My special needs child is about to turn 18 – Am I still in charge?

I have been receiving an alarmingly high volume of phone calls over the last few months from individuals who have children with special needs that are about to turn 18 and they are panicked because they have been told they will lose the ability to make legal, health care and educational decisions for that child.

I have written before about the importance of having your college-bound child sign their Durable Power of Attorney and Living Will/Health Care surrogate designation before they leave, and the same holds true for parents with special needs children.  It doesn’t matter whether your child is healthy and able to do for themselves, or whether they have some disability that prevent them from being completely independent, once your child turns 18, your rights as a parent to make legal, educational and health care decisions for that child terminates.

What can you do to plan for this?  Well, it depends on your child’s disability.  If they have the ability to sign their name and can appreciate that they are appointing you to continue making decisions for them, then they may be able to understand and sign a durable power of attorney and a living will and health care surrogate designation.  These documents would give you the ability to continue making the decisions for them that you did prior to them turning eighteen.  However, if their disability is so severe that they cannot make informed legal or health care decisions, then you may need to look into filing for guardianship or under the guardian advocacy program.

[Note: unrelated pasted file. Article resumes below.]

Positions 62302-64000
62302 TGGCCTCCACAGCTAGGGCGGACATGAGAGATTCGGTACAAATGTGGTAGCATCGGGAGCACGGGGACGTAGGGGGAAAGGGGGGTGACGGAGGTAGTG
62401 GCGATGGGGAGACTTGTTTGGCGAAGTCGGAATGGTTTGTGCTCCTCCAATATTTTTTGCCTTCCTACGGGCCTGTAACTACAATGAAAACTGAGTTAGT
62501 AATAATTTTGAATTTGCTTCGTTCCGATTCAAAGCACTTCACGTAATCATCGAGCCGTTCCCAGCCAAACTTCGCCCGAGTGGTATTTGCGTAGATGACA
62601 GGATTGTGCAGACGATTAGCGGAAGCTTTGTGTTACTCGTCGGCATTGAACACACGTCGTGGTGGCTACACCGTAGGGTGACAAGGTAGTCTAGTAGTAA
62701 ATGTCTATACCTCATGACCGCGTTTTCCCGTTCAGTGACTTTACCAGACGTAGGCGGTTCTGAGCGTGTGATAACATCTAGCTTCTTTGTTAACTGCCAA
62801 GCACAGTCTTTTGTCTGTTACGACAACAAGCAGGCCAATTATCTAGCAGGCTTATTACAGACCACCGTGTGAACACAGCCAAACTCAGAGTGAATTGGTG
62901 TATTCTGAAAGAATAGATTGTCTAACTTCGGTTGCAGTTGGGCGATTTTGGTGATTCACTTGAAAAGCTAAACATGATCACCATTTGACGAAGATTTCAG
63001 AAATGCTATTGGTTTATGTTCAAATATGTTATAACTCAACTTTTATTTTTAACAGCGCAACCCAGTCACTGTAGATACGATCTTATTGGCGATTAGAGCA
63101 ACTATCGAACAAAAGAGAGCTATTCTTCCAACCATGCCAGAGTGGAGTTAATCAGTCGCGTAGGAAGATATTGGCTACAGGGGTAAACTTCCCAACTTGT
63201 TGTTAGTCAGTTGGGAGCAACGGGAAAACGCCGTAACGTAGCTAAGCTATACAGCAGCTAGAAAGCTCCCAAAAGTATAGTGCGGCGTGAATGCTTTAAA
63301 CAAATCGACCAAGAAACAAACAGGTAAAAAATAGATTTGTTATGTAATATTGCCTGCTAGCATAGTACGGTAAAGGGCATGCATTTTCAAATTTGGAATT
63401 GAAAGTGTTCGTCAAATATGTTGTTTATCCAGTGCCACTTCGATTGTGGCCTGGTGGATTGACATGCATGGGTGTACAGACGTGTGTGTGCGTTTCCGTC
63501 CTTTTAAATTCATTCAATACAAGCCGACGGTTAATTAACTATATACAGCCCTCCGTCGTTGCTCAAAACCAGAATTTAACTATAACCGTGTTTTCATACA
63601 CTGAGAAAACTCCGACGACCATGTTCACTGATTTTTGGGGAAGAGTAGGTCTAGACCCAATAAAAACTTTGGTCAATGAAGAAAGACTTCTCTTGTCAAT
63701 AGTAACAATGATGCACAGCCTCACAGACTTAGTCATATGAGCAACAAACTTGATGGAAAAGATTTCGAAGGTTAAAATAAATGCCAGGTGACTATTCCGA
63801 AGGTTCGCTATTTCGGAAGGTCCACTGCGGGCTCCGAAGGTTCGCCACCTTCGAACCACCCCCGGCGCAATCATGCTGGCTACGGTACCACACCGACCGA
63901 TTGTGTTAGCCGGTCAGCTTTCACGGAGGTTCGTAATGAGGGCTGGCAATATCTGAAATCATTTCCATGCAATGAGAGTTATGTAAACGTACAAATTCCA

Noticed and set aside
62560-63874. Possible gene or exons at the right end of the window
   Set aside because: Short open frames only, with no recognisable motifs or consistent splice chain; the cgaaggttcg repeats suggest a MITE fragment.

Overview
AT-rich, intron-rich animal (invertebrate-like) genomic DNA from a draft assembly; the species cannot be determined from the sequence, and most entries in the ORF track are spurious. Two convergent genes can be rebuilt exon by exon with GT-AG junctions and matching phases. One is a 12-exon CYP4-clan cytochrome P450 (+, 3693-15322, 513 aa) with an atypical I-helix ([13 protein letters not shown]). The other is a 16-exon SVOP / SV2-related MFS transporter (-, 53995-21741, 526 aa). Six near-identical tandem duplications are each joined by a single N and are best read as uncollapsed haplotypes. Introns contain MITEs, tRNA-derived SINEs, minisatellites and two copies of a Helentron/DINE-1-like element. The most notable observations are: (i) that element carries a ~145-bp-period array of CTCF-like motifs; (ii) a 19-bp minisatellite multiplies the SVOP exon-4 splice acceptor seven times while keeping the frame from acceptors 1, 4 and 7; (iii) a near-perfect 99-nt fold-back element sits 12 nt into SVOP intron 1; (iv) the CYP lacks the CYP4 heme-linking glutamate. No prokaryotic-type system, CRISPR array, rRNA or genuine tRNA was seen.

In Florida, to qualify for guardian advocacy, the person with a developmental disability must have a disorder or syndrome that is attributable to retardation, cerebral palsy, autism, spina bifida, or Prader-Willi syndrome that occurs before the child is age 18 and constitutes a substantial handicap that can reasonably be expected to continue indefinitely.  Guardian advocacy is a way for the disabled person’s family members to obtain guardianship without having the person declared “incompetent”.  Where the guardianship process requires the hiring of an attorney (and can be a very expensive legal process), guardian advocacy does not require the hiring of an attorney.

Although your authority as the parent ends when your disabled child turns 18, this does not need to be an overwhelming time. With a little planning and preparation, you can ensure that you remain in charge and continue to take care of your child.

 

Attorney, Laurie Ohall, is an estate planning and special needs attorney based in Brandon, Florida, serving clients throughout Tampa Bay.  If you have a developmentally disabled child that is close to legal age, contact a special needs attorney as soon as possible to determine the legal options that are best for your family.